The PA238Q uses a 10 bit H-IPS panel which can display 1.07 billion colours. IPS technology allows for 178° viewing angles which will ensure that colour wash and loss is minimal, even when looking at the screen from wide horizontal and vertical angles.
Asus perform individual calibration at the factory to ensure an average delta E factor lower than 5, which in laymans terms means the colour fidelity will be accurate without user intervention. Thankfully, the Asus screen doesn’t disappoint in this regard and it demanded very little adjustment from me once it was turned on.
The internal hardware of the PA238Q calls upon the 10 bit colour lookup table to render accurate colours, this is an improvement when compared against the standard 8 bit table used in the ‘average’ consumer screen. Colour graduation should be improved, along with accuracy across the gamut. Asus claim a 50,000,000:1 contrast ratio.
IPS panels have been long capable of rendering true 8 bit colour depth which many people will refer to as ’24 bit colour’, this is an 8 bit design on a sub pixel level across the blue, green and red planes. This realistically means that an 8 bit colour depth screen can render the full 16.7 million colours without having to dither the image, which can cause subtle ‘stepping’ of the images.
When looking at other panel technologies such as TN, they are limited to 18 bit colour, or 6 bit colour depth and will use FRC to generate more colours to reach the final 16.2 million scope. In regards to image quality it is clearly apparent that the bit precision of a panel will be directly related to the steps of brightness which are possible.
The more steps, the better the overall image quality, as less apparent stepped banding will be noticeable. Smoother gradients, less banding will result in a higher quality image, especially for people who need critical colour accuracy, such as web designers and photo editing professionals.
While this sounds like everyone should jump immediately into purchasing a more expensive 10 bit IPS panel, in reality it doesn’t always translate into a ‘must have’ situation. People who render images for a living would notice less banding between the 10 bit and 8 bit panels, especially with subtle swatches of constant colour tones. Of course you also have to ensure that the software and complimentary hardware are capable of 10 bit colour and depending on your specific configuration this might not be the case.
This is a prime factor as to why DisplayPort is becoming more and more adopted within the professional industry, because a DVI interface is limited to 24 bit colour. The vast majority of people today will be using DVI, and even aging VGA technology. Some panels even have extended internal processing – 12 bit LUT for instance, which can help improve colour accuracy, but they should really only be used on 10 bit panels, not 8 bit panels.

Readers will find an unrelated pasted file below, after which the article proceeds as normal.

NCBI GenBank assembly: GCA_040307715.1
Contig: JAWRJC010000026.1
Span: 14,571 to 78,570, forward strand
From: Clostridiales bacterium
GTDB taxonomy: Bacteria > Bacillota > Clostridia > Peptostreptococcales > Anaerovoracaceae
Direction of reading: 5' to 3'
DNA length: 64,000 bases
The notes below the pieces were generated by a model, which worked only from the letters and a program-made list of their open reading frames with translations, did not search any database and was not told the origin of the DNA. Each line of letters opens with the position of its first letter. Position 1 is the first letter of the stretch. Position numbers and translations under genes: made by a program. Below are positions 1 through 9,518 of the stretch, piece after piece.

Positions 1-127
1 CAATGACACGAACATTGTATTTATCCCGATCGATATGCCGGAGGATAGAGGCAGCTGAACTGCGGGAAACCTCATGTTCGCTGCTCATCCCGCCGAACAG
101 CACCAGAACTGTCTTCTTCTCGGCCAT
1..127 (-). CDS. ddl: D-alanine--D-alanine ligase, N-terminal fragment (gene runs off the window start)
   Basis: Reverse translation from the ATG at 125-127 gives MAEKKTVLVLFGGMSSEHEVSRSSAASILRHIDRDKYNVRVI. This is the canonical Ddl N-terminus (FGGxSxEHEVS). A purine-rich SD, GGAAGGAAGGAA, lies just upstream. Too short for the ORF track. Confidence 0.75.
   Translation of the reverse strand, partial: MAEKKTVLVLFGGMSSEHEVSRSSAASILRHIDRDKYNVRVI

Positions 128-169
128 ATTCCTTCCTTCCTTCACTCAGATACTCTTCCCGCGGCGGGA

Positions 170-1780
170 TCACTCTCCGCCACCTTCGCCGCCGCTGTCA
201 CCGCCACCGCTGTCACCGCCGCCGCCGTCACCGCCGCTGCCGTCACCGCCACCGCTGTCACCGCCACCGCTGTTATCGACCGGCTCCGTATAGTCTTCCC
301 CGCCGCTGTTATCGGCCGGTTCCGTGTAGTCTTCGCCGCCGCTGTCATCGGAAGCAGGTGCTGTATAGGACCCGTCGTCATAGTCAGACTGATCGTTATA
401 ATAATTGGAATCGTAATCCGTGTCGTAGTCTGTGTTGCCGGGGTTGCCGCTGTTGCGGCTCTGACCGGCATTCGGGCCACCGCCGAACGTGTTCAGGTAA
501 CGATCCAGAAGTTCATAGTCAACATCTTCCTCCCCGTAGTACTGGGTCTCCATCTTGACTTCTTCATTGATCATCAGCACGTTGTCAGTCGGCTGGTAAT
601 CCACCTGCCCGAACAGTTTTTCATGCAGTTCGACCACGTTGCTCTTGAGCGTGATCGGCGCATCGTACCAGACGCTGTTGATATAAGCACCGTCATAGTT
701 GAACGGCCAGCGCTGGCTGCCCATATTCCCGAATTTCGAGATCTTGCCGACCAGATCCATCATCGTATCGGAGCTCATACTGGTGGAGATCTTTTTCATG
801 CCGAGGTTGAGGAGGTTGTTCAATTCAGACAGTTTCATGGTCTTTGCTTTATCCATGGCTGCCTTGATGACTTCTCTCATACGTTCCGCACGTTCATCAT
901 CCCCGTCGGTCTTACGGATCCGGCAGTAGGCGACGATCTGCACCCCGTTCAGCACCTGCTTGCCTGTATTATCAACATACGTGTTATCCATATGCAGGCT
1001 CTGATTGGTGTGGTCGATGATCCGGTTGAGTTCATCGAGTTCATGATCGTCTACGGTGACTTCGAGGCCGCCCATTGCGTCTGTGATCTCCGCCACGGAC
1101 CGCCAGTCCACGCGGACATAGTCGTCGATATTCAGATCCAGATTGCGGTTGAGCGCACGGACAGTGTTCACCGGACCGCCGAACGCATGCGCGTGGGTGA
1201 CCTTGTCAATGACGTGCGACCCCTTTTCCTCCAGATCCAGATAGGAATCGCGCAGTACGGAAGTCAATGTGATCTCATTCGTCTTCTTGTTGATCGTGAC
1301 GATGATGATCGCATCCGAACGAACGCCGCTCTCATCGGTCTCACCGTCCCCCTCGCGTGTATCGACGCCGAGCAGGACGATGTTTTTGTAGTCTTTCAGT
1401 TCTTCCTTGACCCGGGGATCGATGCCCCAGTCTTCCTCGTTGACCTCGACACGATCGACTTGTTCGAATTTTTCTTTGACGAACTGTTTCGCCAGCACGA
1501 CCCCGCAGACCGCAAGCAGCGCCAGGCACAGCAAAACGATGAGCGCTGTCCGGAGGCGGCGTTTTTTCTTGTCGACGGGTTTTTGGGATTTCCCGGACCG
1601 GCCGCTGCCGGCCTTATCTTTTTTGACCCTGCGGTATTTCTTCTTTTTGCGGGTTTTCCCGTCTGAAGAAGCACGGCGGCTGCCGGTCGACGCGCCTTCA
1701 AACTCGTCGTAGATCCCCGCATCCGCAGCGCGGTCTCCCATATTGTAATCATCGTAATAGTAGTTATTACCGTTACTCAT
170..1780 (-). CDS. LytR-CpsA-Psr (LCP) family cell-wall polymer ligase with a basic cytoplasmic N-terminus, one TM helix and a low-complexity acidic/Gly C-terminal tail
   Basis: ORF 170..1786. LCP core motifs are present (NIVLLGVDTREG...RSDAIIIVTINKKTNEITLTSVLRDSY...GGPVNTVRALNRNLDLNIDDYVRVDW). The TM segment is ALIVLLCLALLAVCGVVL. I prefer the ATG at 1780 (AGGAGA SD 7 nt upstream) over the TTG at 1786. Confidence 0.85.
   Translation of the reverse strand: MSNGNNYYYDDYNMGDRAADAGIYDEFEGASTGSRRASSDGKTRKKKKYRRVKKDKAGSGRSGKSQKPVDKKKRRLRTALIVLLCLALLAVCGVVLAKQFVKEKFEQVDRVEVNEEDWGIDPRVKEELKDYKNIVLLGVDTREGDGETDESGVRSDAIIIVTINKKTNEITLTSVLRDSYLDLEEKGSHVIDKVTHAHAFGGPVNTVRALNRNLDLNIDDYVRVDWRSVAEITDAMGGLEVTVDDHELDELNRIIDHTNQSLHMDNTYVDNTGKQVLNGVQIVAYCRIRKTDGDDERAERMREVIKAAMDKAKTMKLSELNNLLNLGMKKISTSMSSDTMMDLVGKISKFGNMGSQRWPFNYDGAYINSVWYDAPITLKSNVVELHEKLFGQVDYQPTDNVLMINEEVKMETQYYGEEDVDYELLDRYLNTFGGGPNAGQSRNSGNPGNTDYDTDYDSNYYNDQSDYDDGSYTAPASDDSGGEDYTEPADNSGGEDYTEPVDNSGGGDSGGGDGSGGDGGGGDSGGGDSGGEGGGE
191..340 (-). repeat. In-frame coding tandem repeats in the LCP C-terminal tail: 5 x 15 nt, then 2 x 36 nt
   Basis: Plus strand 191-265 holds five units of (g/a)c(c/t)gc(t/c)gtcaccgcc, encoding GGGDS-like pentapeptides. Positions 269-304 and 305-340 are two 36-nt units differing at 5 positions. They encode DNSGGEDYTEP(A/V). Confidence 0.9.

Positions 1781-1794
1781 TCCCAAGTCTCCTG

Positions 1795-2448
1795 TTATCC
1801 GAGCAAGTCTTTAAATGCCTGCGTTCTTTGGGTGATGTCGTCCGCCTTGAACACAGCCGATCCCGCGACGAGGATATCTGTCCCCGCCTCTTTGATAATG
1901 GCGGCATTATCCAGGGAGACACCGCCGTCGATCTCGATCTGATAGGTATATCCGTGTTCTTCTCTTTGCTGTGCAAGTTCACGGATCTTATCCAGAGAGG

We are using a LaCie calibration gun along with specific software to measure readings.
We measured Gamut out of the box, and it returned a 2.2 – a perfect result for a computer panel. We changed the gamut to 1.8 and it returned a 1.85 result – not quite as good as the PA246A, but very close. We measured the panel variance and it returned a 14% variance from the center rating of 125 nits. This is not noticeable, and it would be hard to even see with the naked eye.
Colour testing was very positive, measuring almost reference results, much in line with the more expensive PA246Q from May this year. Definition from the colour gamut is top drawer and measured close to the Dell U2410. There was a very minor blue cast across the screen, but this is easy to remove with a very slight adjustment.
As this is an IPS panel, the viewing angles are fantastic, measuring only a slight contrast shift when viewed horizontally from a wide angle. As with the PA246Q, it is basically free from center contrast shifting, a problem often experienced with weaker panel technology.
Black definition is very good, with an overall panel shift of about 8%. There are leaks on all corners, between 12-16%. This is not noticeable under real world situations, although if you have hyper sensitive eyes you might notice it a little on the bottom corners. This is a great result, especially if the focus is on high definition movie playaback.
White purity is excellent, with an overall panel shift around 7-10%. It expands a little at the edges, recording around 13-15%. In real world situations this is not noticeable and overall, it is a good screen for watching movies and for editing images. Again, there is very little colour fluctuation – we measured 1.3% via the B channel.
When gaming, the screen displayed fine characteristics and we didn’t notice any lag or abnormalities. That said, it is rated to 6ms, so sensitive individuals might notice minor lag. We tested the panel with 3 or 4 gamers and they didn’t notice any problems either, so it looks strong in this regard. An IPS panel such as this which is totally focused on colour rendition and overall accuracy isn’t delivering class leading response times, which are 2ms or less.
We measured a power consumption of around 36 watts when using our slightly adjusted ‘user mode’ profile. This is a fairly efficient result for an IPS panel, as these tend to consume slightly more power than the ‘average’ TN panel.